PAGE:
Microsoft buys cloud computing security startup
Microsoft said Tuesday it bought an Israel-based cybersecurity startup specializing in defending programs and content in the cloud, as it expands offerings for the enterprise, AFP reports.
Microsoft did not disclose how much it paid for Adallom, but the website TechCrunch put the purchase price at $250 million.
The acquisition comes as Microsoft responds to the trend toward cloud-based computing, in which data or software is accessed remotely over the Internet.
Microsoft built its revenue selling packaged programs such as its widely used Office software for business or home computers, but the tech giant is shifting to offering that software through cloud-based subscriptions.
Adallom helps customers "protect critical assets across cloud applications," Microsoft vice president Takeshi Numoto said in a blog post announcing the acquisition.
"With more frequent and advanced cybersecurity attacks continuing to make headlines, customer concerns around security remain top of mind. These concerns pose real challenges for IT, who are charged with protecting company data in this rapidly evolving mobile-first, cloud-first world."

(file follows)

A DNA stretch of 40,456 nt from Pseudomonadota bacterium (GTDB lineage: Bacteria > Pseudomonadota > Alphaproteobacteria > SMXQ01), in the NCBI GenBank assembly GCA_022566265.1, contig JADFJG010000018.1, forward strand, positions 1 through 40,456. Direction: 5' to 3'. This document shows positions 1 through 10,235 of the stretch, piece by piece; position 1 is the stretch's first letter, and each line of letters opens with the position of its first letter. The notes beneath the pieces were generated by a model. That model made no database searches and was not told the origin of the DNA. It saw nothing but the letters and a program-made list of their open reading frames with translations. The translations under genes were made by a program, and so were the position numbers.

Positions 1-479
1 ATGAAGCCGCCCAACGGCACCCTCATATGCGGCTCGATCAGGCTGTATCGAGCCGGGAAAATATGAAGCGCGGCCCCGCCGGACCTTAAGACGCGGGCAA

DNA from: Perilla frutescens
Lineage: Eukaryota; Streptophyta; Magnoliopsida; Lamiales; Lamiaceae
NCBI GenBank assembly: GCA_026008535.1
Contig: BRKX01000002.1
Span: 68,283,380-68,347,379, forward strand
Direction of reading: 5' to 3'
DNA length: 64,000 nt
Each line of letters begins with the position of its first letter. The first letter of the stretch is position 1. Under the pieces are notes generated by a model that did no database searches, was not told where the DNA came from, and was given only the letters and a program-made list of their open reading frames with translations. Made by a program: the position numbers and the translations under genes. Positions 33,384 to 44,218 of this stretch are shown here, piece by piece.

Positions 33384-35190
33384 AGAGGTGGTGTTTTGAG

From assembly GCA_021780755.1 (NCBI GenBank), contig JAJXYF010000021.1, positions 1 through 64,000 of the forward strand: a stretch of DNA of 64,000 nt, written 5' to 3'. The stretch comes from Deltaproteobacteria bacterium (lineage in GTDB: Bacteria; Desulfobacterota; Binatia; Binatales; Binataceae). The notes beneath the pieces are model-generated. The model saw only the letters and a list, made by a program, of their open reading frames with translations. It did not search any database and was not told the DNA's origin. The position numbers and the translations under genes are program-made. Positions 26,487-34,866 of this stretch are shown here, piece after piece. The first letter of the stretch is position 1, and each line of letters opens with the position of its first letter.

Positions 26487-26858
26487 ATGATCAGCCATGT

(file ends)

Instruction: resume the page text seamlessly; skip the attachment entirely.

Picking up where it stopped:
Adallom works with cloud-based applications such as Salesforce, Dropbox and Microsoft's own Office 365. The three-year-old startup's technology will be used in other Microsoft offerings as well, such as its Enterprise Mobility Suite and Advanced Threat Analytics.
News of the acquisition came the same day Microsoft announced it is expanding its partnership with Dell to widen the array of Windows 10-powered devices and services for businesses.
A strong part of the push centered on Microsoft Surface Pro tablets and accessories, which Dell will start selling in Canada and the United States through an online shop at dell.com/work.
More markets will be added early next year, according to the companies.
"Our global enterprise customers have asked us to match the Surface Pro 3 and Windows 10 experience with enterprise-grade support and services -– and our partnerships like this one with Dell will do just that," Microsoft chief Satya Nadella said in a release.
The Dell partnership kicked off a "Surface Enterprise Initiative," and Microsoft is out to build on the popularity of its business software to make Surface the preferred tablet for businesses.
The move comes a day ahead of a media event by Apple, widely expected to unveil a new tablet aimed at businesses which could cut into the market for Surface.
Microsoft said this month it will ramp up the business capabilities of its Windows 10 operating system, which was recently released as a free upgrade and powers some 75 million devices.